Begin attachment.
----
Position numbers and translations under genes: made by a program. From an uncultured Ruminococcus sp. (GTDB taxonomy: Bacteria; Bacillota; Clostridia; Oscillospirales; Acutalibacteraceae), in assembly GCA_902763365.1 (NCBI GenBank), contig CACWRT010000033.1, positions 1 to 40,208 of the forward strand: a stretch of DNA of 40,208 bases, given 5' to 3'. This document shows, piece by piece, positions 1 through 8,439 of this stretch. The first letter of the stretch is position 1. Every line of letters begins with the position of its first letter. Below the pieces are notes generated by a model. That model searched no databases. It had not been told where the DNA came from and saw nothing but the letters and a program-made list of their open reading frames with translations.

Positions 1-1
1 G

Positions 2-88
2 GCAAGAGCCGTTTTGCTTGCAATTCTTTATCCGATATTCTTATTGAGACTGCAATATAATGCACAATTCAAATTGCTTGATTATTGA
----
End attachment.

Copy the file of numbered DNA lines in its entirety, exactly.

Position numbers and translations under genes: made by a program. From an uncultured Ruminococcus sp. (GTDB taxonomy: Bacteria; Bacillota; Clostridia; Oscillospirales; Acutalibacteraceae), in assembly GCA_902763365.1 (NCBI GenBank), contig CACWRT010000033.1, positions 1 to 40,208 of the forward strand: a stretch of DNA of 40,208 bases, given 5' to 3'. This document shows, piece by piece, positions 1 through 8,439 of this stretch. The first letter of the stretch is position 1. Every line of letters begins with the position of its first letter. Below the pieces are notes generated by a model. That model searched no databases. It had not been told where the DNA came from and saw nothing but the letters and a program-made list of their open reading frames with translations.

Positions 1-1
1 G

Positions 2-88
2 GCAAGAGCCGTTTTGCTTGCAATTCTTTATCCGATATTCTTATTGAGACTGCAATATAATGCACAATTCAAATTGCTTGATTATTGA